Harassmap’s Research “Effectiveness of Crowdsourced Data.”

Guest blog post by Amel Fahmy, Co-Founder of Harassmap, Principle Investigator of “Towards a Safer City. Sexual Harassment in Greater Cairo: Effectiveness of Crowdsourced Data.”
banner harassmap
HarassMap was launched in 2010 with a mission to end the social acceptability of sexual harassment. HarassMap argues that, regardless of other factors, the ultimate reason sexual harassment exists is that people do not speak up to end its social acceptability. The initiative was the first to employ online crowdsourcing to a social problem in Egypt. In 2012, HarassMap conducted a study titled “Towards a Safer City.”  The main objective of the study is to assess the effectiveness of crowdsourcing as a data collection method on sensitive topics, such as sexual harassment. The research triangulated crowdsourced, qualititative and quantitative data on sexual harassment. This comparison is useful for examining reporting bias in the different types of data, as well as considering the potential for crowdsourced data to provide types of data content that are hard to get through traditional research.
The total sample size for quantitative data was 450 questionnaire (300 female questionnaires and 150 male questionnaires), 48 Focus group discussions (30 female and 18 male), and 72 In-depth interviews (48 female and 24 male).The study was conducted in six communities within Greater Cairo (Helwan, Imbaba, Masr-El-gedida, Masr El-qadima, Shubra El-kheima, and Shubra Masr). These communities were purposively chosen based on incidents of sexual harassment reports received via our online mapping system, including areas with high, average, and low reporting numbers. An inclusion criteria was used in selecting the field study sample which included: men and women in age 18-45 years, have a knowledge of computer and internet use, completed at least secondary education.
10303813_709113509160625_188764858650673980_n
Within each neighborhood, we partnered with local NGOs to derive the study sample population. We developed specific criteria for the purposive selection of NGO partners, including being of a particular size, working effectively, as well as actively engaging with grassroots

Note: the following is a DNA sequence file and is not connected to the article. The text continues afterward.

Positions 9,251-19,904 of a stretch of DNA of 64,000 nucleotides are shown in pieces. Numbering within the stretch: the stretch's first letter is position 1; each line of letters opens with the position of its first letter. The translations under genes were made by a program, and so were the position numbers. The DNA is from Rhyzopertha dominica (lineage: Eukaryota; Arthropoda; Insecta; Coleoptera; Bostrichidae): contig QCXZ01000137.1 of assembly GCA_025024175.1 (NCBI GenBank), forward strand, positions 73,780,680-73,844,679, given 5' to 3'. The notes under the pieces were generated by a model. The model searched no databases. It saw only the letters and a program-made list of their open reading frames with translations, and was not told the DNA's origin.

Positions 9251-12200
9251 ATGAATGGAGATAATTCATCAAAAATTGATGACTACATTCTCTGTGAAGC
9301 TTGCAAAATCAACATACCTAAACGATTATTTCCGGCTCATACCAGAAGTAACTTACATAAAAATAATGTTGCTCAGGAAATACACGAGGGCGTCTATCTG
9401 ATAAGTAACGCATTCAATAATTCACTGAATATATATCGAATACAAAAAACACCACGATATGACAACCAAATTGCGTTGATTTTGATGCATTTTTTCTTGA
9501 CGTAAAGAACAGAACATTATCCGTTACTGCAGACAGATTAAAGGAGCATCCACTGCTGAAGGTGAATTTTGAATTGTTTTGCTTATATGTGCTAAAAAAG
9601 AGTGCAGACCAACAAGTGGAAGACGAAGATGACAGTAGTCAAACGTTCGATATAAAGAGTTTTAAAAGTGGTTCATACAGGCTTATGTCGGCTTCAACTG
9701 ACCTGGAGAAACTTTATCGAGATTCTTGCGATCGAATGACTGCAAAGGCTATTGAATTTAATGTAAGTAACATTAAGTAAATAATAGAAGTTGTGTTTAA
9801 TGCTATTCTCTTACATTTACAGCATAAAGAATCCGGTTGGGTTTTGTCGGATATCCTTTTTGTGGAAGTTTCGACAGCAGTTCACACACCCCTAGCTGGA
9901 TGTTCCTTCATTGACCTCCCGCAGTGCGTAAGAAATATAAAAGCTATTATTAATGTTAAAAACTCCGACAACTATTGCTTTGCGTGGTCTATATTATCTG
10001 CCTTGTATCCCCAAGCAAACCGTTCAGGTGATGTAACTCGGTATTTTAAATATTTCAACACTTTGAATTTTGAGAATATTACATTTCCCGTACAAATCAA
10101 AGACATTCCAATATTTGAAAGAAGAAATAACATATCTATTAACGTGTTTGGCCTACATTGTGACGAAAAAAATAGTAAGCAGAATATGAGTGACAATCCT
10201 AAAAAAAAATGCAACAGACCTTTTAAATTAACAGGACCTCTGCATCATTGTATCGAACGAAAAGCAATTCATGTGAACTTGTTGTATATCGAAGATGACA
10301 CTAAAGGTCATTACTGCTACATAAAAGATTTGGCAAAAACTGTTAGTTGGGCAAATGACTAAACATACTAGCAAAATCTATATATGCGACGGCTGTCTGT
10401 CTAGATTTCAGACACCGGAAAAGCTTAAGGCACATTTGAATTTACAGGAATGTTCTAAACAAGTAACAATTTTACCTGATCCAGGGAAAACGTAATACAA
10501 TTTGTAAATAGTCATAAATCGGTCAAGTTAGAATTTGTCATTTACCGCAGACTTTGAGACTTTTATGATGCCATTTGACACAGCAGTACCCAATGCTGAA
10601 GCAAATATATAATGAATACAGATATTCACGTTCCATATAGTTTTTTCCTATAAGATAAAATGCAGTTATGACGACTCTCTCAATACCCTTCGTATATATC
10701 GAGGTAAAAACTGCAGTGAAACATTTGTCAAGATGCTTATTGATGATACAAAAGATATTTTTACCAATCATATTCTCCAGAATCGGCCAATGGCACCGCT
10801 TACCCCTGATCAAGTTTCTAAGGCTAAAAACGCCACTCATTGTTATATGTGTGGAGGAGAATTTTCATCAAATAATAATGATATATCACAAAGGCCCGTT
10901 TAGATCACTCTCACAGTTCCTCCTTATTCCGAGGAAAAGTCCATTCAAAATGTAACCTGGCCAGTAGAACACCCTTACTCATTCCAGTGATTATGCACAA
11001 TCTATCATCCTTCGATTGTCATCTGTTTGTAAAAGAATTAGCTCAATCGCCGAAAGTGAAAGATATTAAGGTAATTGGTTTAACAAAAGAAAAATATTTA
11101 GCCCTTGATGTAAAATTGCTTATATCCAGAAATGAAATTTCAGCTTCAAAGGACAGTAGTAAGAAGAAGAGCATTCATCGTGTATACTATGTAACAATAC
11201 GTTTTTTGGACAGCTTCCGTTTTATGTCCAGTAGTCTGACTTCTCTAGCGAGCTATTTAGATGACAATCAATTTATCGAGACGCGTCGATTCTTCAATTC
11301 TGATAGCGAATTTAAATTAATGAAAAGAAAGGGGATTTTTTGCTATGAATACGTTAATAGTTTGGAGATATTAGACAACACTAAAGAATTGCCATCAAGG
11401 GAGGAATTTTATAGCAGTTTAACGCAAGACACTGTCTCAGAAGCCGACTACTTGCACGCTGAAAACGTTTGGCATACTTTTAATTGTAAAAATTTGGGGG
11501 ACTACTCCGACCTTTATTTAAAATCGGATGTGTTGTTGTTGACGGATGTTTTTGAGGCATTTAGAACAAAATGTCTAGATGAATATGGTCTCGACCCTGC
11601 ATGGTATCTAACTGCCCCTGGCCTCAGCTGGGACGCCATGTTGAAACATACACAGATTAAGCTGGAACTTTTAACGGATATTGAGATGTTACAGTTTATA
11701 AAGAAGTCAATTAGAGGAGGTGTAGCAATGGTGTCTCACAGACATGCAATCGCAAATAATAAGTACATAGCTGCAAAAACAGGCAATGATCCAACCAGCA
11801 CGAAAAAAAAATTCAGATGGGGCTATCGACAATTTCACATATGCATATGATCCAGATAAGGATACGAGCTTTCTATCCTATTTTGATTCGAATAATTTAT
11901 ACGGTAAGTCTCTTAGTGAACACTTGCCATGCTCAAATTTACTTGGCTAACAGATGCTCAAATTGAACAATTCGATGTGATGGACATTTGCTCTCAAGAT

The research yields a wealth of information on sexual harassment as a social phenomenon that is widely present in the Egyptian street. More than 95% of the study sample reported being exposed to sexual harassment and only 17% of the sample intervened when witnessing these incidents. The study also examined perceptions and understanding of both men and women of what is sexual harassment and what are the underlining reasons for its existence in the Egyptian society.
Screen Shot 2015-03-11 at 9.28.17 AM
In comparing crowdsourcing as a method of data collection to more traditional methods, the study shows that a particular advantage of the Map is its ability to provide a platform to report when reporting through “official” channels is no longer safe. For example the Map received many reports from the period of 2011 to 2013 narrating cases of state violence. Also The Map reports tend to be more explicit in narrating stories of sexual harassment and assault, using more sexual and explicative terminologies than the one used in face-to face methods. This indicates that both women and men felt more comfortable and freer to provide details online that they would not usually provide in person.
In conclusion, the research study confirmed that crowdsourced data, regardless of population bias and verification problems, can provide general trends with regard to sexual harassment similar to the ones that emerge in empirical research. It also provides a platform where more detailed and explicit stories on sexual harassment and assault can be told and documented.
Screen Shot 2015-03-11 at 9.21.09 AM